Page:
The parameter

*M*controls the number of samples per symbol. Hence, the duration of the discrete-time pulse shape is*M*samples.In continuous time, the wider the pulse, the narrower the bandwidth. For example, a rectangular pulse of

*T*seconds in duration has a null bandwidth of 1/*T*in Hz or 2 pi /*T*in rad/s, as seen in homework problem 0.1. A similar insight holds in discrete time. For example, a rectangular pulse of*N*samples in duration has a null bandwidth of 2 pi /*N*in rad/sample.The Matlab simulation is in discrete time. The discrete-time index is implied in the Matlab code

t= 1/M : 1/M : length(x)/M;

which can be rewritten asn = 1 : length(x); t = n / M;

.*M*is both the number of samples per symbol and the sampling ratec(t) = cos(2 pi fc t)

Letting t = n /*M*,c[n] = cos(2 pi (fc / M) n)

To prevent aliasing,*M*> 2 fmax where fmax = 2 fc + 2, as described in the next paragraph. With M = 100, having fc < 24 would prevent aliasing. In idsys.m, fc = 20.For the communication system in idsys.m, it might help to draw the key signals in the continuous-time Fourier domain: transmitter baseband signal, transmitted modulated signal, received modulated signal and received baseband signal. Assume that the sampling rate fs is chosen such that fs > 2 fmax where fmax = (2 fc + 2) and only plot frequencies from -fs/2 to fs/2. In idsys.m, fs =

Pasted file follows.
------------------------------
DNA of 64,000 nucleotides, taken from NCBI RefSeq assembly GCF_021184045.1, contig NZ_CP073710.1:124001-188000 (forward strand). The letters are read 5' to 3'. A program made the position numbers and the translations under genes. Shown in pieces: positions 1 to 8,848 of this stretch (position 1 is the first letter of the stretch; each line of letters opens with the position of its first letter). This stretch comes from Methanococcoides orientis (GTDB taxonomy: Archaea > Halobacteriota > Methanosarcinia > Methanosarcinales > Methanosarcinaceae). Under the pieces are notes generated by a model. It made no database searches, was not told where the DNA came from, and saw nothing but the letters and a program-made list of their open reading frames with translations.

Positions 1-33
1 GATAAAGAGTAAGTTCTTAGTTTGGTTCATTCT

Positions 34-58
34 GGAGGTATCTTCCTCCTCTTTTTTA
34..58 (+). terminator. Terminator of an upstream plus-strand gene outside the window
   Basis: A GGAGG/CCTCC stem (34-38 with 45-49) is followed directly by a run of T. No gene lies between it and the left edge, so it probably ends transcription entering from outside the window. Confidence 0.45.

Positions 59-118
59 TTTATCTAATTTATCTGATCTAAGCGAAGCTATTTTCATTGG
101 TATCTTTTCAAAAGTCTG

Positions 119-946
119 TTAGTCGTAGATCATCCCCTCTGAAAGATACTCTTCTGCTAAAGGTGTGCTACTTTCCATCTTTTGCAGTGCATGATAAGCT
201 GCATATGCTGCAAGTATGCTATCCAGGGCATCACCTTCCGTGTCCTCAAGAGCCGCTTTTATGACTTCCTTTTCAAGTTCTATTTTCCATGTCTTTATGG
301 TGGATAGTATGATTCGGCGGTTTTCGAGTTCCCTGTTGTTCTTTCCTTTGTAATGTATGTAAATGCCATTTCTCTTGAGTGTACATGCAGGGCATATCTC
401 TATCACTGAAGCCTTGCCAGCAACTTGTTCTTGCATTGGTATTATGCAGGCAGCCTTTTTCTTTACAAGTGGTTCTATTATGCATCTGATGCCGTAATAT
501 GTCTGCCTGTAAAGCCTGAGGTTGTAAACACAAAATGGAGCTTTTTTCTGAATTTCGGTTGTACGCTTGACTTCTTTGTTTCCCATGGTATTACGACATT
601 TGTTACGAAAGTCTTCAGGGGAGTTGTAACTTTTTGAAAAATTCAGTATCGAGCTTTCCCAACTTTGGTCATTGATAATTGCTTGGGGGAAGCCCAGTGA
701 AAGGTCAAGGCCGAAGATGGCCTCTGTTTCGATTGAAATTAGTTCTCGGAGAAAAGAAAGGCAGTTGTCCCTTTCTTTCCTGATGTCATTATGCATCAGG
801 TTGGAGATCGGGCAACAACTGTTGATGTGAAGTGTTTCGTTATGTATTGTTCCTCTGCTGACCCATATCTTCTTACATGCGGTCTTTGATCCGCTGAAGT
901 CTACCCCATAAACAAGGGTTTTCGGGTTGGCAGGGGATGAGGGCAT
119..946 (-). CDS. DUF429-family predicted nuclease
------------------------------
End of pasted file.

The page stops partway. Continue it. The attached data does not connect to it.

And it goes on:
*M*.- Transmitter
- Baseband signal is a triangle from -2 Hz to 2 Hz. Baseband bandwidth is 2 Hz.
- Sinusoidal modulation by a cosine at frequency fc.
This gives two bands:
- Band #1: (-fc - 2) to (-fc + 2)
- Band #2: (fc - 2) to (fc + 2)

- Receiver
- Sinusoidal modulation by a cosine at frequency fc.
This gives three bands:
- Band #1: (-2 fc - 2) to (-2 fc + 2)
- Band #2: -2 to 2
- Band #3: (2 fc - 2) to (2 fc + 2)

- Matched filter that passes frequencies from -2 Hz to 2 Hz. Has gain of 2 to offset loss of gain when sinusoidal amplitude modulation yields bandpass transmission with no overlap in bands.

- Sinusoidal modulation by a cosine at frequency fc.
This gives three bands:

- Transmitter
- Problem 5.3:
Chalkboard notes on number of multiplications and memory reads per second,
part 1 and
part 2.
All polyphase filters see the same input signal

*a*[*n*], which is a stream of symbol amplitudes. Part 3 illustrates a polyphase filter bank sharing one delay line, which stores the current and previous*N*symbol amplitudes, instead of each polyphase filter having its own identical delay line._{g}

Last updated 04/03/24. Send comments to bevans@ece.utexas.edu